In this year, 1980, with its excellent mink pelt prices and with thousands of people engaged in their production in many countries, it is difficult to realize that it was not always thus. For the first thirty years, the mink industry was wholly concerned with the production of live mink to be sold to people aspiring to be mink ranchers. In the initial years of a popular livestock promotion this occasions no surprise, but the fact that it lasted so long requires explanation. There are probably a variety of reasons but the two that appealed to us as being pertinent were something that happened and something that didn't happen for a long time.
The thing that happened was World War I. The eager buyers of live mink disappeared overnight. Most of the pioneer mink ranchers disappeared shortly after. A few struggled on to rekindle the live mink market in the early twenties.
The thing that didn't happen for a long time was the acceptance by the fur trade of ranch mink pelts as a desirable item. Even though wild mink pelt prices weren't attractive and that ranch mink pelts weren't accepted, the live mink business started to boom again in the middle twenties. By the end of the twenties, large numbers of people were engaged in selling small numbers of mink at high-profit levels.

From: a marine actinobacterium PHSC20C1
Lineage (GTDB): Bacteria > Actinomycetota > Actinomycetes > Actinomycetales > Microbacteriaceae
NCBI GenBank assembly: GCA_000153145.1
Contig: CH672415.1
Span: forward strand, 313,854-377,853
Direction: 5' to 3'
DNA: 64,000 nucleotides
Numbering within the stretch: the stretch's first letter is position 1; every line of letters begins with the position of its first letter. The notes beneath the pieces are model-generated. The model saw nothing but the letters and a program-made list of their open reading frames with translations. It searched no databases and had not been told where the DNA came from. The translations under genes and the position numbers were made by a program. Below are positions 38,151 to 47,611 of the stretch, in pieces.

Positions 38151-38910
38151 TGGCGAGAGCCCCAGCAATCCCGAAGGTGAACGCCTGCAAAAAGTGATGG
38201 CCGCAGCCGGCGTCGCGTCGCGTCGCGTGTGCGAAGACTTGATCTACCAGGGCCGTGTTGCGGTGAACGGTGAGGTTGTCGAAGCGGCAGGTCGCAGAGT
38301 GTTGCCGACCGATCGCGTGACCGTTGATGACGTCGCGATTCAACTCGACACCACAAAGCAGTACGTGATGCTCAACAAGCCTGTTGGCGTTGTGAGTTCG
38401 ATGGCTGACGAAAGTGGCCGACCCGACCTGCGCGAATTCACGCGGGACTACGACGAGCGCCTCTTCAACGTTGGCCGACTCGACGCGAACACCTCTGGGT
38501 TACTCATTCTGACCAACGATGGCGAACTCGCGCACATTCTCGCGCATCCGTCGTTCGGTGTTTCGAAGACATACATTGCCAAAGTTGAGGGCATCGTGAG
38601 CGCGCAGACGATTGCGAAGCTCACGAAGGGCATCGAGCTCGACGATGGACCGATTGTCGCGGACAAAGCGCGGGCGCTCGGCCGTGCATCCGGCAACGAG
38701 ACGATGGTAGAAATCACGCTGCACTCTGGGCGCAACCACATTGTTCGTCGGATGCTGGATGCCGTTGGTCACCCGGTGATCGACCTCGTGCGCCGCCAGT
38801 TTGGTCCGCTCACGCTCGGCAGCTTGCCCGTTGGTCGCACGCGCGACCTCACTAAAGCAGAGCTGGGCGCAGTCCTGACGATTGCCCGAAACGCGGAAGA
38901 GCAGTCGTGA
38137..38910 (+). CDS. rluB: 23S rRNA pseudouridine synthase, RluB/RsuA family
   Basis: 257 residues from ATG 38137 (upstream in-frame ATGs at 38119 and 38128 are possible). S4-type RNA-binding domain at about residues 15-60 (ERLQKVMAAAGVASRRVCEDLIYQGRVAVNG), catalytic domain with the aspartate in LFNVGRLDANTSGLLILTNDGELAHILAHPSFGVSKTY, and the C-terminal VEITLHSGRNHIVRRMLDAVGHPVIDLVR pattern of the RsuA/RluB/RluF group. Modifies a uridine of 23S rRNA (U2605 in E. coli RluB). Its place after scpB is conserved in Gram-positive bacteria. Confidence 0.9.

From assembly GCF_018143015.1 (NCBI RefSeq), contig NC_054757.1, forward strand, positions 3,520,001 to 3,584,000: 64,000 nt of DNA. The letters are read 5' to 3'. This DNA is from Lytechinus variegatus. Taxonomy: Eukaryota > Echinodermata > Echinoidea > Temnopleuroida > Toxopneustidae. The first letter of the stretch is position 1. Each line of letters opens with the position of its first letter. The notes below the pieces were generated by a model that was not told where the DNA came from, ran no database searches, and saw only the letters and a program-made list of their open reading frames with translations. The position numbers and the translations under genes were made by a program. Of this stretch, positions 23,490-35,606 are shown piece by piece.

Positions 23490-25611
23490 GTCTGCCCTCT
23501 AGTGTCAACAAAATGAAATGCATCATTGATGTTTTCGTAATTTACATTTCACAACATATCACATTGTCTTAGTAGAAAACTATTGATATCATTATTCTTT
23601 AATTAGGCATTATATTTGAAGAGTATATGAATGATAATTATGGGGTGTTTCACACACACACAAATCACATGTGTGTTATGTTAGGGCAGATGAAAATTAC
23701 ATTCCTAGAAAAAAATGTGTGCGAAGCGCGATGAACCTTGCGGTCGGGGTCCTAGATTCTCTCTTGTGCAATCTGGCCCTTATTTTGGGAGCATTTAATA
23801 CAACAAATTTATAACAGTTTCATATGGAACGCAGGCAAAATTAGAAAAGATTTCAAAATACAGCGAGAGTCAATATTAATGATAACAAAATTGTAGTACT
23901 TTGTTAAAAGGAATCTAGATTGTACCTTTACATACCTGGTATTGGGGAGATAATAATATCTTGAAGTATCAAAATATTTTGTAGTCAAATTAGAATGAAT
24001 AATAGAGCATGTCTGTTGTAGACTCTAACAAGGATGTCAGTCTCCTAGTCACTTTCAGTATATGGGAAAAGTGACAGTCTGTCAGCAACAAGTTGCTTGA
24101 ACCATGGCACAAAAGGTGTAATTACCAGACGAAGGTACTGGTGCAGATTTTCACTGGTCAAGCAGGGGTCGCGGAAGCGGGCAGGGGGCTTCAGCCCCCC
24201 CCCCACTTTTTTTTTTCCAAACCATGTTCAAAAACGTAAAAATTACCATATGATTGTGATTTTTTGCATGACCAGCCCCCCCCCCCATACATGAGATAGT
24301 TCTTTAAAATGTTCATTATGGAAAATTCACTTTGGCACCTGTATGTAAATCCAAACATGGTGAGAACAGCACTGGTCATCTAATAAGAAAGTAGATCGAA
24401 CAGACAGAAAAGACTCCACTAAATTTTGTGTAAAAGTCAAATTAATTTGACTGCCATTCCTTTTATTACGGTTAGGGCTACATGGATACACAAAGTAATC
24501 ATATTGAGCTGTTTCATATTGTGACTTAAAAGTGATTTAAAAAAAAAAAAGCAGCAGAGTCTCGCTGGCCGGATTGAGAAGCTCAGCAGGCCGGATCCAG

Again disaster struck. The stock market crash of 1929 followed by the business depression of the thirties ruined the mink livestock sales. While many ranchers quit, some of the larger operators stayed in and, in the absence of buyers for live mink, pelted their crop and offered it to the fur trade. After some hesitancy, the fur trade found that they liked ranch mink pelts. The last of the thirties was a transition period. We had the best of both worlds. The encouraging prices for pelts attracted new people to the business and induced expansion on the existing ranches. This meant an active market for breeding stock until the outbreak of World War II had its sobering effect.